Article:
• L'Etape Australia (Kath Bicknell)Source: Kath Bicknell
The second edition of the Snowy Mountains-based gran fondo went ahead on a curtailed course in wet conditions, with Jesse Coyle and Gina Ricardo taking the honours.
By
Kevin Eddy

3 Dec 2017 - 6:15 AM  UPDATED 3 Dec 2017 - 8:55 AM

More than 3,500 riders completed the wet and windy second edition of L’Etape Australia on 2 December on a curtailed course. 

The event went ahead despite forecasts that warned of the worst storms for years in the region, albeit with the last-minute removal of the final climb to Perisher ski resort and a 24km backcountry section between Jindabyne and Berridale that shortened the event to 104km. 

In the end, the worst of the weather held off, allowing riders to complete the event without serious incident. 

Mobius Future Racing’s Jesse Coyle (riding for 21E28E in this event) took the overall honours in the men’s classification as the first rider across the line, the fastest rider (2hr 46min) and the winner of the Col de Beloka KOM (11min 25sec). Coyle broke away from the leading bunch on the steep 3km climb and soloed to the end, finishing two minutes ahead of a bunch led by teammates Aaron Bicknell, Luke Brame and Daniel Forsythe.

Gina Ricardo was the first woman across the line, finishing in just under three hours. However, Ricardo was pipped to the fastest female by Amanda Spratt (Orica-Scott), who finished in 2hr 52min. Spratt was also the fastest woman up the Col de Beloka.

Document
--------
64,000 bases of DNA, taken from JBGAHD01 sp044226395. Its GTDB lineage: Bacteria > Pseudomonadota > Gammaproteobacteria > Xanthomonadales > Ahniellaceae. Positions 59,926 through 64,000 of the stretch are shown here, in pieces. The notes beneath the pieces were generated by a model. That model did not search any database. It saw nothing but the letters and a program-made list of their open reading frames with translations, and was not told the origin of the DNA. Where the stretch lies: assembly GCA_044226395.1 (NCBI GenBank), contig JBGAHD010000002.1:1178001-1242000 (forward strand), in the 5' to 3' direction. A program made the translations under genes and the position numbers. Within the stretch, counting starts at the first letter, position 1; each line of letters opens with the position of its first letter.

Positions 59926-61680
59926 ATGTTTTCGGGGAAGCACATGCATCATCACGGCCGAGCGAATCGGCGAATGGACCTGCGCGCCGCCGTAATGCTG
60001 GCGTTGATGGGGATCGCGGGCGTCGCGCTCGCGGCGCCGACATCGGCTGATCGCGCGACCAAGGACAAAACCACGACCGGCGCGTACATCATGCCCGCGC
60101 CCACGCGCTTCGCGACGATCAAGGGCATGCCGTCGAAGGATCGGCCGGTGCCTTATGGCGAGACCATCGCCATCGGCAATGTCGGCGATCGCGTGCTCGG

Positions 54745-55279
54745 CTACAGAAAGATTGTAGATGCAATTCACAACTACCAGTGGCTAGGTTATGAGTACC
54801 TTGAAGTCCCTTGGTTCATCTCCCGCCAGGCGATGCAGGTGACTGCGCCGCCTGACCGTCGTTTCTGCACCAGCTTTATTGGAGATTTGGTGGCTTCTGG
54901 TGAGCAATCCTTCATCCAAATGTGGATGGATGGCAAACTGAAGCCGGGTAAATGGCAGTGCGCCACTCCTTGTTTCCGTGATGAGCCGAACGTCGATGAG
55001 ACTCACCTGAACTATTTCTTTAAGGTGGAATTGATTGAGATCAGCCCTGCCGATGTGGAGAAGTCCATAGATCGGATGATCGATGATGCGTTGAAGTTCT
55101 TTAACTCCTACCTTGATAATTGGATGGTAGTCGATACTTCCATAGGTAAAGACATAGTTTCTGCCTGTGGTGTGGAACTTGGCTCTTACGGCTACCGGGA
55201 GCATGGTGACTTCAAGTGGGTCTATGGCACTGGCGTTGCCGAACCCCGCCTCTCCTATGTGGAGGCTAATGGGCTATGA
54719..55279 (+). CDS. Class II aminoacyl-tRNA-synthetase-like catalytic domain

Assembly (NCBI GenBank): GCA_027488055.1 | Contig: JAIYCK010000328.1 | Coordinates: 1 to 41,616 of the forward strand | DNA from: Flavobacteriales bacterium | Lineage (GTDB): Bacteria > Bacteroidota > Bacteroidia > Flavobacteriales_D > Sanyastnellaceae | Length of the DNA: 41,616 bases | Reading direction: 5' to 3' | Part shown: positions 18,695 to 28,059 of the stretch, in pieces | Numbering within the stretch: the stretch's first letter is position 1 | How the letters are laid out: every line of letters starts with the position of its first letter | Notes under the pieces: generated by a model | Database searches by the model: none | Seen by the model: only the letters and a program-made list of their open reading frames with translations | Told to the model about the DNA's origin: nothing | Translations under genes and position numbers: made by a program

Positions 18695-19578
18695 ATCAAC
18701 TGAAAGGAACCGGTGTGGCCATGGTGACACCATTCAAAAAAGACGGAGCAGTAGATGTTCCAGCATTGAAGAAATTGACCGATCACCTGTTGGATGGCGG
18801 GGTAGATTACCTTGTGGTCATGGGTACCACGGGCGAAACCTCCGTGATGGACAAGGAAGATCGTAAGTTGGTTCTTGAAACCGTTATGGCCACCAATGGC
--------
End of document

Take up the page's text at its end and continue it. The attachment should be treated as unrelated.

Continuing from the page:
Even so, the star of the show was Tour de France champion Chris Froome. Fresh off his announcement that he will target a Giro-Tour double in 2018, Froome showed he meant business by climbing the Col de Beloka in 11min 32ses, claiming second behind Coyle, and completing the course in 2hr 58min. He still found time to meet and greet the other riders and volunteers too.

There was just as much action behind the pointy end of the race, with many riders finishing damp but relieved that conditions hadn’t been as wild as predicted. Many riders commented on the high quality of riding despite (or perhaps because of) the wet conditions, especially on the tricky opening descent from Bullocks Flat.

Images of the day

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